Suffolk: Solar energy gives better return than the banks, claims farmer

A solar panel farm has been proposed alongside the A14 on the Felixstowe peninsula.

A solar panel farm has been proposed alongside the A14 on the Felixstowe peninsula. - Credit: Archant

FARMING bosses have said more of Suffolk’s agricultural land could be used to generate green energy as a way of boosting income.

The claim comes after proposals for more than 100 ground-mounted solar panels on farm land near Newmarket were submitted to St Edmundsbury Borough Council.

Ronald Davison, of the High Elms Partnership at High Elms Farm in Cowlinge, said the 108 photovoltaic panels would earn an income over the next 25 years and could be especially valuable during a bad year.

He added: “We were looking for something to invest in that will give a better return than the bank. Also I believe, possibly in time, the EU will require us to offset CO2 emissions from machinery like tractors.

“It will earn me an income over the next 25 years, which if we have a bad year will help the bank balance. It gives me a bit more protection outside the core industry.”

Mr Davison said it is possible that more farms will turn to green energy in the future.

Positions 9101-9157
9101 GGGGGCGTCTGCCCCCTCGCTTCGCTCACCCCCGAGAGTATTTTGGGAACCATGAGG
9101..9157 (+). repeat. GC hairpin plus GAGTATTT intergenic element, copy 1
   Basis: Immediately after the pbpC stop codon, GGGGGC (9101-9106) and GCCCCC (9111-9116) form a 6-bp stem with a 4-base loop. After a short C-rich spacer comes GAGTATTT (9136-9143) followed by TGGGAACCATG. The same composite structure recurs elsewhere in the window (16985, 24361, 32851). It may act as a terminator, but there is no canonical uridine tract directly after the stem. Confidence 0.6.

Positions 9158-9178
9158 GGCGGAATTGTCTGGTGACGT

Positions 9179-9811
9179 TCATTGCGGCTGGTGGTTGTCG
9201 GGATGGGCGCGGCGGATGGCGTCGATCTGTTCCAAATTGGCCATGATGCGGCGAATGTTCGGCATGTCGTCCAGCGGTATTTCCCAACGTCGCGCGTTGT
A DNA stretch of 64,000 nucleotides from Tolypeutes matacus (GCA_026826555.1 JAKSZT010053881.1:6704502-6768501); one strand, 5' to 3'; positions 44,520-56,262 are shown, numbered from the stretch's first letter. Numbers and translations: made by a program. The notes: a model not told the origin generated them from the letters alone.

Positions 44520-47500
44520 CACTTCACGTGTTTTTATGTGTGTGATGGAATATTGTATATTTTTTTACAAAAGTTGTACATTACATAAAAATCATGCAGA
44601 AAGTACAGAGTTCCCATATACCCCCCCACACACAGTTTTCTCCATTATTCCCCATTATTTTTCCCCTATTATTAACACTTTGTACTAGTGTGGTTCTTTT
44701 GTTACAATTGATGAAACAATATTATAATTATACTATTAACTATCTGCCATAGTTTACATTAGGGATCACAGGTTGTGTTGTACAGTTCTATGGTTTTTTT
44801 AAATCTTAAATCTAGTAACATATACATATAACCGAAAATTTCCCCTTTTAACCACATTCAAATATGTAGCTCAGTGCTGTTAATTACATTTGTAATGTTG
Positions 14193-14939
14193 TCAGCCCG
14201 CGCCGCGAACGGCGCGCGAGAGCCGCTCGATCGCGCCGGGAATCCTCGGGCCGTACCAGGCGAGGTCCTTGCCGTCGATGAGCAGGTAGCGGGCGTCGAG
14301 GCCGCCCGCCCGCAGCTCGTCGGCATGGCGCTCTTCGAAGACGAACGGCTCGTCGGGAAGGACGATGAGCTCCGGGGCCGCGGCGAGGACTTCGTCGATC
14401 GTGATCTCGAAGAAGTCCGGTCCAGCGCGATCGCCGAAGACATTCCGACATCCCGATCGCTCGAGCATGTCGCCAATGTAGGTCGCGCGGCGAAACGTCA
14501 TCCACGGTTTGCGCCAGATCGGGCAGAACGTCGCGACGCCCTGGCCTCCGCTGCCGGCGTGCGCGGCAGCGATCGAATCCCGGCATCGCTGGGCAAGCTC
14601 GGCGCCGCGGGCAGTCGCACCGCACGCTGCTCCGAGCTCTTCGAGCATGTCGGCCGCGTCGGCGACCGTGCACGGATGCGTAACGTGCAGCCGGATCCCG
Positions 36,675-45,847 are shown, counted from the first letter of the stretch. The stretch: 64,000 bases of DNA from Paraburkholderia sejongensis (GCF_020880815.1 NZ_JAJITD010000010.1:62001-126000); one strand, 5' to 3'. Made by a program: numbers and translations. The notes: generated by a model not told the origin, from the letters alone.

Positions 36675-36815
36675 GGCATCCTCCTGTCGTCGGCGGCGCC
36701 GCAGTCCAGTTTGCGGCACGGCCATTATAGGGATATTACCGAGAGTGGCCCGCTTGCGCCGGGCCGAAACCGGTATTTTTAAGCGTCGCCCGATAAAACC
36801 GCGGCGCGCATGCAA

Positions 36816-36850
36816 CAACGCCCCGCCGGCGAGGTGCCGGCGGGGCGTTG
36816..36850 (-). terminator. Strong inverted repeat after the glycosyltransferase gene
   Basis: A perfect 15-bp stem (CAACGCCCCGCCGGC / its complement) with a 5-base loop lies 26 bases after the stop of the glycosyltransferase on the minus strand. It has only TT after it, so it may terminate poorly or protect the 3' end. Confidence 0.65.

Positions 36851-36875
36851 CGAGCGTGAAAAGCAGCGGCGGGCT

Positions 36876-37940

He added: “I’m sure farmers will look at different things and I think it will gradually become more common, but I’ve got a particular reason for doing it at the moment and I don’t think most farmers are in that position. I also don’t think most farmers are near enough to the power supply to do it or interested enough in it.”

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According to documents submitted to St Edmundsbury planners, the panels would be put in a field to the south east of a barn. There are no neighbouring properties to overlook the site.

Mr Davison, who is part of Linking Environment And Farming (Leaf) – a scheme to promote sustainable food and farming – said: “It will mostly provide on-site energy, but we will also be exporting to the grid.

“We’ve already got some panels on the grain store roof, we run a farm here and a business. We’ve got 18kw of capacity on the roof and this will bring us in another 50kw.”

A spokesman for the NFU said there were opportunities for farmers to explore.

He added: “I certainly think there is scope for farms to be net generators of energy and there is great potential for renewable energy on farms, not just solar panels but also possibly wind energy, bio mass, anaerobic digestion, all sorts of areas.

“I think farms are well placed to explore the right renewable energy projects for their particular farm.”

He added: “With opportunities and potential for farms, obviously you know it’s very important that they are there for food production and also for the environment, but we do think there is potential there for renewable energy as well. There are exciting opportunities out there.”

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